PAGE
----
Eyeing Afghan exit, US intensifies campaign against Haqqani group

Obama administration has created a special unit based in Kabul to coordinate efforts against the group.

Reuters February 26, 2014
The Pentagon has regarded the Haqqanis, seen as more skilled in attacks on foreign targets than other militants in Afghanistan, as an acute threat to its soldiers for years. PHOTO: AFP/FILE

KABUL/WASHINGTON: The United States has intensified its drive against the Taliban-linked Haqqani network in an attempt to deal a lasting blow to the militants in Afghanistan before foreign combat forces depart this year, according to multiple US officials.

The Obama administration has created a special unit based in Kabul to coordinate efforts against the group, according to officials familiar with the matter. It was set up late last year, as part of a new strategy that involves multiple government agencies.

The unit, headed by a colonel and known in military parlance as a "fusion cell", brings together special forces, conventional forces, intelligence personnel, and some civilians to improve targeting of Haqqani members and to heighten the focus on the group, the officials said.

"Things are coming together in terms of the more comprehensive approach (against the Haqqanis). So, there's a lot of focus - there's a lot of energy behind it right now," said a US defense official, who asked not to be identified.

It was not immediately clear whether the intensified focus on the Haqqanis has led to increased strikes on the group by the US military or the CIA, which operates drones over Pakistan's tribal areas.

And it remains to be seen, this late in the NATO combat mission, how much damage the United States can inflict on the Haqqani network, which has proven resilient and uses Pakistan's tribal areas along the Afghan border, including the North Waziristan region, as a sanctuary.

Audacious attacks

The White House announced on Tuesday that President Barack Obama had ordered the Pentagon to prepare for a possible complete withdrawal of troops following Afghan President Hamid Karzai's refusal to sign a bilateral security pact.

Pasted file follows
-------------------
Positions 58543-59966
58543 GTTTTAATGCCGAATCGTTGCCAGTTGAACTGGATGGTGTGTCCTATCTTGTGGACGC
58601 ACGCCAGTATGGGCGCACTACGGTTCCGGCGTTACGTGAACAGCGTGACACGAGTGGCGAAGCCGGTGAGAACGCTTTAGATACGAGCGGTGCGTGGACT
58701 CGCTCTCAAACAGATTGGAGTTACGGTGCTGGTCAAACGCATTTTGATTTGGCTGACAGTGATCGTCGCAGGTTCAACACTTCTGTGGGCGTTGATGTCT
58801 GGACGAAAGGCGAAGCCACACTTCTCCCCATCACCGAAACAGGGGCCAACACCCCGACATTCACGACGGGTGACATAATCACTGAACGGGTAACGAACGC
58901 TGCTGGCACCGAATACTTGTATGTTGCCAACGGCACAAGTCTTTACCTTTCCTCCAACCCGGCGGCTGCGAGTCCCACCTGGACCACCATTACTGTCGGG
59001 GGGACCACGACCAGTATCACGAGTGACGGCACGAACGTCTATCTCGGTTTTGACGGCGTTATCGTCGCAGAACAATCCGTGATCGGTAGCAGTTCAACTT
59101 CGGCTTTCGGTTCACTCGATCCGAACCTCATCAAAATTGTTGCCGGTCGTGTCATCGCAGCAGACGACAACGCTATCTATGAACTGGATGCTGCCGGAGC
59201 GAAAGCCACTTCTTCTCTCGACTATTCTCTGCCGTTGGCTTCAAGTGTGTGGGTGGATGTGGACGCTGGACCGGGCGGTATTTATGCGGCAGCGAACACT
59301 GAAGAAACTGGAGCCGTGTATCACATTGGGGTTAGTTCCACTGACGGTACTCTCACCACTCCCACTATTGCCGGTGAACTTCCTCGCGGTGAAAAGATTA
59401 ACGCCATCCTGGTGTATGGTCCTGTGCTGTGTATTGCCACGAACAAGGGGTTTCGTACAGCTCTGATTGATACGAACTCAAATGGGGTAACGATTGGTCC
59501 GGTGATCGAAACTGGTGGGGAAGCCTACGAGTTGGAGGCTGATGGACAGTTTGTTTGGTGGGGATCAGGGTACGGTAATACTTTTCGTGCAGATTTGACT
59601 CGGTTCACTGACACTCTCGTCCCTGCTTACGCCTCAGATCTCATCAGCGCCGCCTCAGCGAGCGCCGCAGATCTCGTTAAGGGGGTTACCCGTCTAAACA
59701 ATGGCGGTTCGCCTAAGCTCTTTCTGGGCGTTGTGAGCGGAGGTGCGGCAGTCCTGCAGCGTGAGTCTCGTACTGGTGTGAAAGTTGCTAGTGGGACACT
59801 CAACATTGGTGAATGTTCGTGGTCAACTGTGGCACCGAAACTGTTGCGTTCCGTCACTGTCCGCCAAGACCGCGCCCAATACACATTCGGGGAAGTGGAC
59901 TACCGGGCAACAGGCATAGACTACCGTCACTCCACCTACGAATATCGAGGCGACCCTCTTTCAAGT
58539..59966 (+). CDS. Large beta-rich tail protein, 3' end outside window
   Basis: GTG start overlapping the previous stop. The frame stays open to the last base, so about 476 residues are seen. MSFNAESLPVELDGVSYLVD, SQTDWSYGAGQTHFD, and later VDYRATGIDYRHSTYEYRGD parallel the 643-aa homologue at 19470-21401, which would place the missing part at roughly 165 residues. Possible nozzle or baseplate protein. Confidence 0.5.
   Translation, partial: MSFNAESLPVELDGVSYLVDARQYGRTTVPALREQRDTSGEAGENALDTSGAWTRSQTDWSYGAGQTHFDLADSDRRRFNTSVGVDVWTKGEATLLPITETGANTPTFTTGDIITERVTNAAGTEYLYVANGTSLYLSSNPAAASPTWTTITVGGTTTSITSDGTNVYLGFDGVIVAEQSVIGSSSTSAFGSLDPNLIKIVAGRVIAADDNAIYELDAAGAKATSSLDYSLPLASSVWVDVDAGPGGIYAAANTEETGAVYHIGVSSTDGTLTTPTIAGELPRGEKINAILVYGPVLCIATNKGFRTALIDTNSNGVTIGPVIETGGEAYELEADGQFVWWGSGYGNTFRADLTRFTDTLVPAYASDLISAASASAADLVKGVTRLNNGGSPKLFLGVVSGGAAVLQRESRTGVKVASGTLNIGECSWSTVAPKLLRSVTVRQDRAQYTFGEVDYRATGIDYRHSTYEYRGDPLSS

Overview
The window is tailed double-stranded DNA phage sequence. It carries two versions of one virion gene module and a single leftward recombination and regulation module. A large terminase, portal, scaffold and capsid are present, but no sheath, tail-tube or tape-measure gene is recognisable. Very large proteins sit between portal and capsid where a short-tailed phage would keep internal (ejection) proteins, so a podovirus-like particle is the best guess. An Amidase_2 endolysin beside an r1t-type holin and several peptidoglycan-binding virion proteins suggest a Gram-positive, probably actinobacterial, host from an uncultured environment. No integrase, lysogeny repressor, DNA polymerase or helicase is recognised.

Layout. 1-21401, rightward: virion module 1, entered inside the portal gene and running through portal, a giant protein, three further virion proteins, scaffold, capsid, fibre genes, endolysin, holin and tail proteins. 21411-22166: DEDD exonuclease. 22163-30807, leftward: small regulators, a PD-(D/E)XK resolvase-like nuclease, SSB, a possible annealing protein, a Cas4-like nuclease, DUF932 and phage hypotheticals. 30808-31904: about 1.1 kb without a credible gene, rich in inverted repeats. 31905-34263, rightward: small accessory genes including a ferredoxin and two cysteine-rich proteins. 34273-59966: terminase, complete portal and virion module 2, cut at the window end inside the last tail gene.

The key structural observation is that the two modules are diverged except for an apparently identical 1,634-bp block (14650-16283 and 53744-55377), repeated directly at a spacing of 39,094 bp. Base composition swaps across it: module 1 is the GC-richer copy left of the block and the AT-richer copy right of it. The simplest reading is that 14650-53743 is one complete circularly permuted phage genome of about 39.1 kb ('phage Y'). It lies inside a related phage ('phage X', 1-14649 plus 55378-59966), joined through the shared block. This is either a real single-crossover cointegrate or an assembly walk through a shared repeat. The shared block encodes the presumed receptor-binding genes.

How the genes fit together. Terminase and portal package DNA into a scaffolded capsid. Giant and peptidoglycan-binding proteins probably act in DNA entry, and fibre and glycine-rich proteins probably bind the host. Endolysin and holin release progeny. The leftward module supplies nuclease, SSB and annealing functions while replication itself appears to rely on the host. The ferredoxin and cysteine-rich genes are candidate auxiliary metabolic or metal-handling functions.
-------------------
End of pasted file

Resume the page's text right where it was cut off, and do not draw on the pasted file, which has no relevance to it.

The Haqqani network, which professes obedience to Taliban leader Mullah Omar, is believed to have been involved in some of the most audacious attacks of the Afghan war. These include assaults on hotels popular with foreigners, a bloody bombing of the Indian embassy in Kabul, a 2011 attack on the US embassy, and several massive truck bombing attempts.

The group is also believed to be holding Bowe Bergdahl, the only known US soldier missing in the war in Afghanistan.

Some US lawmakers have complained that the Obama administration has dragged its feet in cracking down on the group after designating it a "foreign terrorist organization" in September 2012.

For example, it is unclear what diplomatic pressure Washington is putting on Islamabad to arrest individuals connected to the group, the lawmakers say.

This month, the US Treasury froze the US assets of three suspected militants linked to the Haqqanis, the Obama administration's first significant non-military move against the network since that 2012 designation.

The Pentagon has regarded the Haqqanis, seen as more skilled in attacks on foreign targets than other militants in Afghanistan, as an acute threat to its soldiers for years.

US General Joe Dunford, who commands US and allied forces in Afghanistan, told Defense Secretary Chuck Hagel of his concern about the state of the current US effort against the group in a private letter last November, sources familiar with the matter said.

During a recent visit to Washington, Dunford told senior White House officials that the group was a top priority for him, the sources said.

‘Pervasive, virulent entity’

Retired General John Allen, who commanded US and NATO forces in Afghanistan from 2011-2013, said he initiated the request to designate the Haqqanis as a terrorist group in spring 2012 because military efforts alone were insufficient.

"My reason for doing that was that it is simply such a pervasive, virulent entity," Allen said in an interview.

"I was going to pressure them in every possible way inside the country, but I wanted them to feel it at a strategic level, to include attacking their finances, their assets - pressuring the entire nervous system of the Haqqanis."

Some Afghan and US officials remain sceptical that the United States can seriously weaken militant groups such as the Haqqanis unless Pakistan cracks down on them from within or better controls its borders.

"Until the Pakistanis do something about the safe havens, that's going to be a problem. (Militants) can recruit and train and equip and prepare to launch in Pakistan," alleged Major General Stephen Townsend, who commands US and NATO forces in eastern Afghanistan.

Townsend was speaking about the array of militants who infiltrate the border with Pakistan, not just the Haqqanis.

On Tuesday, the Pakistani army launched new air strikes on militant hideouts in North Waziristan, killing at least 30 people. Pakistani fighter jets have been pounding targets in the area since efforts to engage the Pakistani Taliban in peace talks broke down this month.

Founded by Jalaluddin Haqqani, the group fought the 1980s Soviet occupation of Afghanistan with varying levels of support from Pakistani, Saudi and US policy-makers.

In November, six members of Congress sent Obama a letter calling efforts against the Haqqanis "woefully insufficient", according to a copy of the letter obtained by Reuters.

"It is past time for the administration to comprehensively address the threat posed by the Haqqani network's deadly attacks," Mike Rogers, chairman of the House Intelligence Committee, told Reuters in a statement.


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